I started writing when I was in my twenties. At the time I had four young children, a full-time job at McDonald's, and about two thousand paperbacks stashed on the bookshelves that lined my front hallway. There were several wonderful second hand bookstores in Houston and I utilized them all. I was a collector.
I owned every Nora Roberts, Jayne Ann Krentz, Elizabeth Lowell and Linda Howard--oh, so many others. I rarely could afford to buy a book new, but I did buy the very first Nora Roberts, a slim Silouette, in Target. I wrote to the authors I admired. Most took the time from their busy schedules to reply with handwritten letters. Imagine!
I couldn't afford the submission process back then, not the postage, nor the actual paper. Typewriter ribbons were expensive enough. I mostly wrote my stories out in longhand and when I finally had them like I wanted, then I typed them out page by page. I still have a few sheets of those early efforts.
Then computers came along. They weren't powerful enough to have an actual hard drive capable of holding a story so everything was saved on cassettes (yep, exactly like a music cassette). And then there were the 5 1/2 inch floppy disks that were actually "floppy".
Eventually, dot matrix printers came on the market, but the publishers still required actual typed pages for their submissions. Paper was more expensive. Postage was out of sight. And my home life changed drastically as we moved from Houston to upstate New York.
There were no more second hand bookstores. And even if there had been, money was far too tight to afford them. I re-read the books I had, poring over the story lines, studying them as closely as though they'd been textbooks. Our Christmas money was picked from my pocket that first year so I found a job working at Waldenbooks warehouse, packing books.
They had a wonderful program there...they allowed the employees to "borrow" any book in the place for three weeks. I was one of only two employees who took advantage of the program. But aside from that, I also saw a different side of publishing from the inside. And it wasn't all pretty.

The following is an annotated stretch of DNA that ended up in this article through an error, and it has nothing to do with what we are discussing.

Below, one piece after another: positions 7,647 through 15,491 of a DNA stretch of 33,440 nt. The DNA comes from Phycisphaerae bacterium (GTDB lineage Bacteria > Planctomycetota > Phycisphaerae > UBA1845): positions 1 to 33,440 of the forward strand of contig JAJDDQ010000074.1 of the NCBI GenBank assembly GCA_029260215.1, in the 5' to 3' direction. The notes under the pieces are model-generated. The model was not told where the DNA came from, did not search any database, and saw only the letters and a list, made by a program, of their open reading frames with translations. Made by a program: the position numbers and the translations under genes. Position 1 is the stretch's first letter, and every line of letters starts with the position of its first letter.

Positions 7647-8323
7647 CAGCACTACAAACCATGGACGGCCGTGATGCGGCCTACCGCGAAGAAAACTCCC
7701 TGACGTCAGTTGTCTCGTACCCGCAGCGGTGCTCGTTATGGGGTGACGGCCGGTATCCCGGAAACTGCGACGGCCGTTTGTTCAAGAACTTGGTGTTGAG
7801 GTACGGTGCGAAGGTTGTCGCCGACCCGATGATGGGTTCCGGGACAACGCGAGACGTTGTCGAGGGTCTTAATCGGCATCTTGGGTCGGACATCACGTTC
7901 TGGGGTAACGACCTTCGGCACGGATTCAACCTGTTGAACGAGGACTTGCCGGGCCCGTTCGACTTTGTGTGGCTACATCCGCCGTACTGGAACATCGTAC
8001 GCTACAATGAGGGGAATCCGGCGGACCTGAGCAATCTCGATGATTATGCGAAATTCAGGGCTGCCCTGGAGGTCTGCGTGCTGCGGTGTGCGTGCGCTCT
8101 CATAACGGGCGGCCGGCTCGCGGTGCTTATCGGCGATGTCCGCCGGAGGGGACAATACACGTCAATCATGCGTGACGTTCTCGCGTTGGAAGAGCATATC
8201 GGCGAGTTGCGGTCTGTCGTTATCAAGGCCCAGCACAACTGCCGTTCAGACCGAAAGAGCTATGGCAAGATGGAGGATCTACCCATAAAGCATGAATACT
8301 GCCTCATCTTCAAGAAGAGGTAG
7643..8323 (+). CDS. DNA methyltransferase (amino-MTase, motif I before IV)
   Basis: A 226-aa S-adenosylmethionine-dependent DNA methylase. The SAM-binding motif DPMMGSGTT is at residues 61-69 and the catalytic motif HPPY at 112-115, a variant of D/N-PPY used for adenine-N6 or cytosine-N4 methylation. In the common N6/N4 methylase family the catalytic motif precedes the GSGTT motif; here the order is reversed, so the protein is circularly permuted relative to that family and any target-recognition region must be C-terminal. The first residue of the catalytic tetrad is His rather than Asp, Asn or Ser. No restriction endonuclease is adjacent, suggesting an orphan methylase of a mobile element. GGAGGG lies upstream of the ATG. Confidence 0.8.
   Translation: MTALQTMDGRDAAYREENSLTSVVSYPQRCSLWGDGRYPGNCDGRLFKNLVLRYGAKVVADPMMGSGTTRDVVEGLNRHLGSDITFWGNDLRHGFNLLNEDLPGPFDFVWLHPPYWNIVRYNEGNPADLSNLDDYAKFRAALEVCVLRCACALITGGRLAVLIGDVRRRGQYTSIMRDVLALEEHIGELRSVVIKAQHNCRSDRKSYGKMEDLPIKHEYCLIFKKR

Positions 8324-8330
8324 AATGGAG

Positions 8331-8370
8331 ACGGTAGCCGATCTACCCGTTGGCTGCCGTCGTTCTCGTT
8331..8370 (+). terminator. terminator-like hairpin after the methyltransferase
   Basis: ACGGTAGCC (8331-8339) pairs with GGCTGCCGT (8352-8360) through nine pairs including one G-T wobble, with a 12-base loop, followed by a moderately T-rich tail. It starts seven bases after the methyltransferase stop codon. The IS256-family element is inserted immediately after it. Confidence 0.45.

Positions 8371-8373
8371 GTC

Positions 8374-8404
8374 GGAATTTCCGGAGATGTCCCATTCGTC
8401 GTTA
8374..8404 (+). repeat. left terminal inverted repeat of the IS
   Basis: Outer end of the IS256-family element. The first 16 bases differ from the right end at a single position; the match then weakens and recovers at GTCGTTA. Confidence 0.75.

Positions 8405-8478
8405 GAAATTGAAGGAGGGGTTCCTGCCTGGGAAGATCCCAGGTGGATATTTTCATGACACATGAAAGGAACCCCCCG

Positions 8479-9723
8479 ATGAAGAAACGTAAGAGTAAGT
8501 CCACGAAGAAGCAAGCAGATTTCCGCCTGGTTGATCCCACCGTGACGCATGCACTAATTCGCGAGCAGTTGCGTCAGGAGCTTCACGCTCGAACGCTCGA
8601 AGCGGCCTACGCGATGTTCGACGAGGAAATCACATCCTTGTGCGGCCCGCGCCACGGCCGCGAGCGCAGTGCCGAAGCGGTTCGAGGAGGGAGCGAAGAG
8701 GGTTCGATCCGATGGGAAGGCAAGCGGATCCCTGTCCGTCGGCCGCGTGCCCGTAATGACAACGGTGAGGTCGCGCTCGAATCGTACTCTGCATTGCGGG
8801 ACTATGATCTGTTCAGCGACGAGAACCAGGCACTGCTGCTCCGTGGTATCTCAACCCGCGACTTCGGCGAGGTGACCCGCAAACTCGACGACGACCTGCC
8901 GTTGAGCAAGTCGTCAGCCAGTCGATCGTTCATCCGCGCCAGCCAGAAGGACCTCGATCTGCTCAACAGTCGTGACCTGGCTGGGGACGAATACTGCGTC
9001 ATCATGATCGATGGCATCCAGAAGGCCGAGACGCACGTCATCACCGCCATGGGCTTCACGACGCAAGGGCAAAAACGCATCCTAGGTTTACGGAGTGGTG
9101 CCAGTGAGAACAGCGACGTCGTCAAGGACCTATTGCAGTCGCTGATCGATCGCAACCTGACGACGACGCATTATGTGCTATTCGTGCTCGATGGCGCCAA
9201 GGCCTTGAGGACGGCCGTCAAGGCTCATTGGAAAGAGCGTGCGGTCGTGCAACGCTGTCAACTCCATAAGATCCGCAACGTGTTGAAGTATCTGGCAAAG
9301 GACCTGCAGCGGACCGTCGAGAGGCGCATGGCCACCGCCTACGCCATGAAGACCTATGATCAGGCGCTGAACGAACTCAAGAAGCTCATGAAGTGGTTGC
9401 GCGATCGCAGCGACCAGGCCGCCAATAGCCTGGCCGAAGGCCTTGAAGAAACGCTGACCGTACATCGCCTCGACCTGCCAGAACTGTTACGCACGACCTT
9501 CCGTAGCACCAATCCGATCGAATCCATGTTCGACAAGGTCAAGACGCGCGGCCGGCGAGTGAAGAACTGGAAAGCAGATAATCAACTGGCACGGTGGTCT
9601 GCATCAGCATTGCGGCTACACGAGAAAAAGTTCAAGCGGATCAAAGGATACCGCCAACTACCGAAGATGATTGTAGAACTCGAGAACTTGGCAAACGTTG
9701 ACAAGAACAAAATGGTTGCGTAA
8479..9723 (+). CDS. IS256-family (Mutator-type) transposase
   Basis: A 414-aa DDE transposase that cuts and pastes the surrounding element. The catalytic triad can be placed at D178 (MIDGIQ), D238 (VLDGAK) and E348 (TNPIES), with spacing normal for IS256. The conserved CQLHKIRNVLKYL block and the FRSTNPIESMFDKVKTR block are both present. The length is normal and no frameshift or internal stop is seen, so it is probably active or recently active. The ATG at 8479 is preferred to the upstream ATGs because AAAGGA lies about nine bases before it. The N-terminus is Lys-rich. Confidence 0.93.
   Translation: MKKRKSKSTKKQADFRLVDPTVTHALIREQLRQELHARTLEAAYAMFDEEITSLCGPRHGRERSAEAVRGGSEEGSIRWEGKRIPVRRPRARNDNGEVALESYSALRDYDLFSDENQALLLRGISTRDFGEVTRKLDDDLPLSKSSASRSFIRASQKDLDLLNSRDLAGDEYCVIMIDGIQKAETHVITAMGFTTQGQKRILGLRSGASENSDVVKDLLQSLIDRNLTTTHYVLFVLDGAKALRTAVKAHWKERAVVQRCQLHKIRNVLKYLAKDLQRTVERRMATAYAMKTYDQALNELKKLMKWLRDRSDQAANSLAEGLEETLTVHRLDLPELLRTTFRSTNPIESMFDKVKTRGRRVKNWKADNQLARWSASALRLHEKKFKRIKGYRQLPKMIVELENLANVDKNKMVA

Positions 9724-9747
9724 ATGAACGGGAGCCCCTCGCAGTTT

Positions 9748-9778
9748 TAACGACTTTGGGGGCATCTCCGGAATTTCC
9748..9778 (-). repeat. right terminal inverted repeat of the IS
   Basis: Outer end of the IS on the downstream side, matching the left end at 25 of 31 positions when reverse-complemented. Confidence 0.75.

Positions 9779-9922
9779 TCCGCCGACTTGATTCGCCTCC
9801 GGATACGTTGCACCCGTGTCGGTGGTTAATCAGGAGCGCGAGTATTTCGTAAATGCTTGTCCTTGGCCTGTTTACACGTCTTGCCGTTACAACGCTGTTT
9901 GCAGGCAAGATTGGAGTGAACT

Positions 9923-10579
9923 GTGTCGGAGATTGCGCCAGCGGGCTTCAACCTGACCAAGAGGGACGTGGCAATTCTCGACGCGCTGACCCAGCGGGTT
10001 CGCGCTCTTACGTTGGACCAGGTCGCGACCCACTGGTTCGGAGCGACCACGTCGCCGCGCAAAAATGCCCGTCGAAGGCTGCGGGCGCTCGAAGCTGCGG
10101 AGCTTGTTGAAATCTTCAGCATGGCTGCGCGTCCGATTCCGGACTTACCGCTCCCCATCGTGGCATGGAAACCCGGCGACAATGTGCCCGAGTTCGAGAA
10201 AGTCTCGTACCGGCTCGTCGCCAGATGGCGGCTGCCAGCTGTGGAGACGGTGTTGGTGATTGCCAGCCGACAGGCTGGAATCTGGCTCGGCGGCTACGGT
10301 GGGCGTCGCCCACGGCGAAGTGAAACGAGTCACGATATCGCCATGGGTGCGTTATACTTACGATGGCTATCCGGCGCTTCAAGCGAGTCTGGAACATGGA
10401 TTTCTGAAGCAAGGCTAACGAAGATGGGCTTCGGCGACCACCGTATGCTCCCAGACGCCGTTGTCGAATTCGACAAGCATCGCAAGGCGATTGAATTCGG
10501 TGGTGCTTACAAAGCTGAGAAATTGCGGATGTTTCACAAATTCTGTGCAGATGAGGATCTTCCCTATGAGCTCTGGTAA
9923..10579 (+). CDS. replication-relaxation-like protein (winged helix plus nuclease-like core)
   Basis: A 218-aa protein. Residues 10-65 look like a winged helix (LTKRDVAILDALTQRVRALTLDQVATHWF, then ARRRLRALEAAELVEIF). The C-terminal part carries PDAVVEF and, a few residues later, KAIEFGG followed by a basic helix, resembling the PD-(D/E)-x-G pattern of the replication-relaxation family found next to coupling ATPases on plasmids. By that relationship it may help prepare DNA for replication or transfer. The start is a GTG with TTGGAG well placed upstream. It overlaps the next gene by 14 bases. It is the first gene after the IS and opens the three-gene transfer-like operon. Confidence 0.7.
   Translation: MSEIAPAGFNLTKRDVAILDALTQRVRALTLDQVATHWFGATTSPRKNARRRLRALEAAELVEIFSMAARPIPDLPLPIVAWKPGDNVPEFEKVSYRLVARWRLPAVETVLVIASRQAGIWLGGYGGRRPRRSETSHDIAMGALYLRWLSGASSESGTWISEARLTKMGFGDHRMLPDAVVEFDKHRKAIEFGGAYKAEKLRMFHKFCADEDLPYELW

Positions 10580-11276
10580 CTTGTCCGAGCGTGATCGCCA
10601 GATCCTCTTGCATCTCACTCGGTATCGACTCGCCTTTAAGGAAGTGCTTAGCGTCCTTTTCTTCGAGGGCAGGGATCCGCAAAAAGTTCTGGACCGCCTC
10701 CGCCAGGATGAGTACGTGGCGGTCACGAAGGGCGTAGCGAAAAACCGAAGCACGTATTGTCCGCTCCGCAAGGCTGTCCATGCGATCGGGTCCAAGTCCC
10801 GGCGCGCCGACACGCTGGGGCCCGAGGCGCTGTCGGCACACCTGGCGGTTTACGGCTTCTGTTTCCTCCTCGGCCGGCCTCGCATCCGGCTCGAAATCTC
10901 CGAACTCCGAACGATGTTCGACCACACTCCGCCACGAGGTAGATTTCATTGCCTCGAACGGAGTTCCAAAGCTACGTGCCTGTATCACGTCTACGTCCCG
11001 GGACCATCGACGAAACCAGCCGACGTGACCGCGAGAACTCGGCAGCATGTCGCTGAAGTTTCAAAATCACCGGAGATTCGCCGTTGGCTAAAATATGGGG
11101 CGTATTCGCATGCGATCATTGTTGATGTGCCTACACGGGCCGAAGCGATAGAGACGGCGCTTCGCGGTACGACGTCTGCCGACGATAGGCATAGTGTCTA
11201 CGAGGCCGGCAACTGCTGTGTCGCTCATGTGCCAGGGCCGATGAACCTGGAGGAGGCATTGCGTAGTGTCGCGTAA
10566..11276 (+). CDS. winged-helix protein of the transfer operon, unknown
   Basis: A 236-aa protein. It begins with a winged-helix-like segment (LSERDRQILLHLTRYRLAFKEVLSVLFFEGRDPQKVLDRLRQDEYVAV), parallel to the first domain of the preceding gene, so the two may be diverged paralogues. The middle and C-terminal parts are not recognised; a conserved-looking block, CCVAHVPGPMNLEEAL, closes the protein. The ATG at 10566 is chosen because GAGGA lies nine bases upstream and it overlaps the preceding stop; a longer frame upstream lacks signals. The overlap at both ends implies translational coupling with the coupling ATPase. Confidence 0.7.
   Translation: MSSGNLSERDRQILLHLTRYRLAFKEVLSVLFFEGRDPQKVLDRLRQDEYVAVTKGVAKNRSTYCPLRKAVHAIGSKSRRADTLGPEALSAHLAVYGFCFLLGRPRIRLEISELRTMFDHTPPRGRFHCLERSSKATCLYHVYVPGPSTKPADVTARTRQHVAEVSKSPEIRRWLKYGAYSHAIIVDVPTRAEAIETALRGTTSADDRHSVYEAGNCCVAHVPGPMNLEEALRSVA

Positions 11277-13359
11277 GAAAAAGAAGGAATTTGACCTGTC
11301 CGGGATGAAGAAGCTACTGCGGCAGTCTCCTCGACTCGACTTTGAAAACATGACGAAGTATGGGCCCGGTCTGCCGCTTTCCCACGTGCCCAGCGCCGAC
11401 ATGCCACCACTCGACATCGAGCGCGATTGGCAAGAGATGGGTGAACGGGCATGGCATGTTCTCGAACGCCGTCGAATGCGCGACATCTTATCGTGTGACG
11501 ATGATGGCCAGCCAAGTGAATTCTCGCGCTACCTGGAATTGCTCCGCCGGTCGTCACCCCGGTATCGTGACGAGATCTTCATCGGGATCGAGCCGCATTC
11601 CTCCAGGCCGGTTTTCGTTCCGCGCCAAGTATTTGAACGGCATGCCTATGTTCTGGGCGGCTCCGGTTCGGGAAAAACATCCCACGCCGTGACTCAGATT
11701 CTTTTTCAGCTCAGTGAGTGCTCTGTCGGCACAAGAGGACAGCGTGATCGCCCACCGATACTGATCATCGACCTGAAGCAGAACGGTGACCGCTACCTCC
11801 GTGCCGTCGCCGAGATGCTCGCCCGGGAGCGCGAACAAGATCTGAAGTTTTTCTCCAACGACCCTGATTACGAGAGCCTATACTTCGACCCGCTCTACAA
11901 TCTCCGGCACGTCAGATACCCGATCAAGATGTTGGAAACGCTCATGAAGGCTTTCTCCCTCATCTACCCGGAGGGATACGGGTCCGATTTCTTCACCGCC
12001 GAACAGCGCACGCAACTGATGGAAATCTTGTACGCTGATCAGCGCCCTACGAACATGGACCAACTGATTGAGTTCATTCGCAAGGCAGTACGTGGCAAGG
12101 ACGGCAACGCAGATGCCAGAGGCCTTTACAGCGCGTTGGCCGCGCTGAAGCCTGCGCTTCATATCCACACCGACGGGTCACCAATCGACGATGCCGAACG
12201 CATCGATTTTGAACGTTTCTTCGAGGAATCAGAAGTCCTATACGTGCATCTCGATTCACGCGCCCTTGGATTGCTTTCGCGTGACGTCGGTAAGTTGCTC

I'll never forget the night I arrived at work and was assigned two pallets of brand new Nora Roberts books. The job? Rip off the front covers. New books. That was how returns were handled back then. I was so sick at heart.
Life moved on. The warehouse closed and operations were moved to Tennessee. Laid off, I went back to school and eventually found another job. Going to school and working full time kept me too busy to do much writing, but I did squeeze in a couple creative writing courses. Once again, the writing bug grabbed me. One of my short stories caught the attention of my professor--a hardbitten man who was impressed with nothing. He took me aside after class one evening and asked who was publishing my work. That was the first time I actually believed I had a chance.
The house hunk was transferred again so we moved from New York to Baltimore. Suddenly, I had no job, no extra family members, no obligations. My son begged me to go in my room and write. After all, it was something I'd always wanted to do. In my late fifties, retired and at loose ends, I sat down to write.
Publishing had changed quite a bit. There were numerous e-publishers who accepted submission via e-mail. No postage or fancy paper was required. I sent off my first book--not really expecting much--and was shocked when I was offered a contract. And over the next three or four years I had moderate success.
It's highly unlikely I'll ever be a household name. Why? Because of one simple thing. Backlist. Think back to what I said at the beginning of this post. When I first read the books of Nora Roberts, Jayne Ann Krentz, Elizabeth Lowell, Linda Howard, I was in my twenties. Now I'm sixty-two.
While I was slogging through life, they were producing books. Their backlists are staggering. For every writer out there who is just beginning--that's the secret. Write. Write. Write. These ladies (and oh, so many more) weren't overnight successes. They were persistent. And they wrote. That's the secret.